Where to Plant a Wood

Many sites are suitable for woodland planting. On arable farmland there are areas that are difficult to cultivate such as field corners unsuited to modern farm machinery or wet patches where crop establishment is always difficult. An irregular field boundary can be straightened to rationalise a field shape, or on lower grade land an entire field could be planted up. Cultivated land is generally the easiest site to plant trees on. Root growth is easy in the loose and nutrient rich soil, and if there is an established hedge on the West of the site then tree growth is boosted even further.

Do not plant trees on old permanent grassland with an established native flora such as wild flower meadows, but otherwise grass fields are also popular sites for woodland planting. Horse paddocks may no longer be needed for their original purpose and make ideal small woodlands especially if they are well hedged. Abandoned grassland will need to be closely mown before planting and permanent grasslands usually require some form of cultivation to break up the compacted soil. Voles can be a major problem when planting in grassland; tree shelters provide ideal bed and breakfast for them! Better to protect the young trees with narrower spiral guards or similar.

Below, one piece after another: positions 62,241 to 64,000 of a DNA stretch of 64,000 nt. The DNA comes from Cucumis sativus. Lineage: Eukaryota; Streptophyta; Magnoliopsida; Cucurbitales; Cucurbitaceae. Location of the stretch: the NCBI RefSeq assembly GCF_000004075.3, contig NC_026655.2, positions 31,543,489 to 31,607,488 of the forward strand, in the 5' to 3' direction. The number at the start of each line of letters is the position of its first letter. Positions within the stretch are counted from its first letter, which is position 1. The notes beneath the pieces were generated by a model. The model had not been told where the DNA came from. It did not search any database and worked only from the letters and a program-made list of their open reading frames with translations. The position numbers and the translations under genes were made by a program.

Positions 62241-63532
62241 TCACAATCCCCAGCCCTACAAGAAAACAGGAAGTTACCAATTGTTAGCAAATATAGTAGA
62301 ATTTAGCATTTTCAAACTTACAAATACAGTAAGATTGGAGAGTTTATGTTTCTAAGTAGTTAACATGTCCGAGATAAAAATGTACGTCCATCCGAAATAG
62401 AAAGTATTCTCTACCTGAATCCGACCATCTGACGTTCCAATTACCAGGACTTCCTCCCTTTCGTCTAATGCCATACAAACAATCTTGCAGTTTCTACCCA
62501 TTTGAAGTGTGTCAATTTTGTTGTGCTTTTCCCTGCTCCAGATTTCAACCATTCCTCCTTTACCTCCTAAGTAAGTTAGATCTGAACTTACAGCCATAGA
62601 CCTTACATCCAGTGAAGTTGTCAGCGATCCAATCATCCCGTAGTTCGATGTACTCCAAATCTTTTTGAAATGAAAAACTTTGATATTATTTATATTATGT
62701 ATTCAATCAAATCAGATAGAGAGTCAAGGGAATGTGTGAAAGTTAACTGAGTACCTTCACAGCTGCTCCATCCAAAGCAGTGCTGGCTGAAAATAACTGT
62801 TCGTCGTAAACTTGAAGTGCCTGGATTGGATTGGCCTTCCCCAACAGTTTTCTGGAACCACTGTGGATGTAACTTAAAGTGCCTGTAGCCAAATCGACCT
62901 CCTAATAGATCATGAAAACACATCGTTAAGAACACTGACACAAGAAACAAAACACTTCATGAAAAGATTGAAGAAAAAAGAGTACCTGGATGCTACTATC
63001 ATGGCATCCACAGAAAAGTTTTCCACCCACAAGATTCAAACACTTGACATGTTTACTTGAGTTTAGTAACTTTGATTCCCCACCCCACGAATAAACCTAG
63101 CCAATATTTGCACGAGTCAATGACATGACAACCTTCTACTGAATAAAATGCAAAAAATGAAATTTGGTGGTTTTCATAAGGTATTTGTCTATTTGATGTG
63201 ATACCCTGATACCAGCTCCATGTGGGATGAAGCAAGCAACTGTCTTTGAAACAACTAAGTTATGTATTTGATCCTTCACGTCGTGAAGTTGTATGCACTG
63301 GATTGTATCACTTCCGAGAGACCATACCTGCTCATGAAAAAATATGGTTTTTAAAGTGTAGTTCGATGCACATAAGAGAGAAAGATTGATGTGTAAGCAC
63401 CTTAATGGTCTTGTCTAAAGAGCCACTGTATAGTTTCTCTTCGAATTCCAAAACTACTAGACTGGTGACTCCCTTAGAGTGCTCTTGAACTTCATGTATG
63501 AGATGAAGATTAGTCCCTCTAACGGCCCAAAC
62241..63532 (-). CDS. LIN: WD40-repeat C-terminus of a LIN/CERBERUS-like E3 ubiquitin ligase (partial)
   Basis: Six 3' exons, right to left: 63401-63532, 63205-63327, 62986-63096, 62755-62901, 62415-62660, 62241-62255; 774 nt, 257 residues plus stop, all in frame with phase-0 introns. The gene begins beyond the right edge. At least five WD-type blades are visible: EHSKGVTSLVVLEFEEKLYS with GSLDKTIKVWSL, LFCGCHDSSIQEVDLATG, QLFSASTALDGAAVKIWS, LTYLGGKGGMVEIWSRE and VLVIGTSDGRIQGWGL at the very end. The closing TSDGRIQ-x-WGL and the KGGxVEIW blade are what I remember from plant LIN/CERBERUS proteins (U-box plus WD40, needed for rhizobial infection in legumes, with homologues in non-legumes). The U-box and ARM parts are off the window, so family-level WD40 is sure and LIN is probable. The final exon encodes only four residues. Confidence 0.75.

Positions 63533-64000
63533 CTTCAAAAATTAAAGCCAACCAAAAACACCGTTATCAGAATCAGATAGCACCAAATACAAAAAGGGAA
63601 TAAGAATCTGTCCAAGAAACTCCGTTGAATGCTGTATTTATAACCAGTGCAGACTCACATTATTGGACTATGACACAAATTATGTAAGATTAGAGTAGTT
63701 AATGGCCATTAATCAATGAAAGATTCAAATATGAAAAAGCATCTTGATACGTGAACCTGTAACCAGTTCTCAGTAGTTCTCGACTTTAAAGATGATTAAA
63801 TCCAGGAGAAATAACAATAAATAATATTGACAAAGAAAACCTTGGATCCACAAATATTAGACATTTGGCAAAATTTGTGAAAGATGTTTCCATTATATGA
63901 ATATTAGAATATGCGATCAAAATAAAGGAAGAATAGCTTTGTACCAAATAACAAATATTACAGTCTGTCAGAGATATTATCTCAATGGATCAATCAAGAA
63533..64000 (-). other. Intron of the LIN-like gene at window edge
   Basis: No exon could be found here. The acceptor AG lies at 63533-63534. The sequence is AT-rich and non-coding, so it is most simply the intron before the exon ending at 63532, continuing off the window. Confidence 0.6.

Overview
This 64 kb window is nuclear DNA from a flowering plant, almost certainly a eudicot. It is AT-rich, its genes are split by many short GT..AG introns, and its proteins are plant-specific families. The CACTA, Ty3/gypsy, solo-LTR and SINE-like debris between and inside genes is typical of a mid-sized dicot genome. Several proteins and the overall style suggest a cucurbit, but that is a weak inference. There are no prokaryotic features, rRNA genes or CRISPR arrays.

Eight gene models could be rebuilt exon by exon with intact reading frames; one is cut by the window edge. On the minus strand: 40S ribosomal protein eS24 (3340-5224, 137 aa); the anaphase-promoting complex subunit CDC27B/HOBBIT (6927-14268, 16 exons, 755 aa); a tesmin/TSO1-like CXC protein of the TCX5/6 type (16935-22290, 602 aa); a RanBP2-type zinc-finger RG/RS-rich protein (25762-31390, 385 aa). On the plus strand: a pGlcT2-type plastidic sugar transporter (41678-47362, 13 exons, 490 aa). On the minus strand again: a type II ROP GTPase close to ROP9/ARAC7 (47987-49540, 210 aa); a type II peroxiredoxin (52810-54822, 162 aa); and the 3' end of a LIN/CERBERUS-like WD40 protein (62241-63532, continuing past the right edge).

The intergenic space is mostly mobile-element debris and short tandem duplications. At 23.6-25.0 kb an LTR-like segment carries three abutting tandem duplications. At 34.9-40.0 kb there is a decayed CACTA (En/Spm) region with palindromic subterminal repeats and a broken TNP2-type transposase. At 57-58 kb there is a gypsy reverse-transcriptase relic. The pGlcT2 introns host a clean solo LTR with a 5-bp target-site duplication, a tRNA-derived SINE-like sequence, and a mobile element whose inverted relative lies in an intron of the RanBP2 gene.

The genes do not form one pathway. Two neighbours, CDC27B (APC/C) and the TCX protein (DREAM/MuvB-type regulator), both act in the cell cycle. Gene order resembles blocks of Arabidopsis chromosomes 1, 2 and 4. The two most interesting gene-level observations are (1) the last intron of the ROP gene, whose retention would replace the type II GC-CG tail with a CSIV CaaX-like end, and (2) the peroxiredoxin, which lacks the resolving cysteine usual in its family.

Strangely, the most difficult place to plant trees is within a wood. Even when an open area with adequate light is found the ground is full of roots which make digging hard. The newly planted trees must compete with established roots for moisture and nutrients. Deer love the shelter of a wood where they can quietly graze on young trees.

Some enrichment planting may be needed in woodland sites for example planting Oak on an area of clearfelled woodland. These must be carefully protected from deer damage. In general woodland regeneration should rely on coppicing, sucker growth and natural seeding. This particularly applies to ancient woodland sites.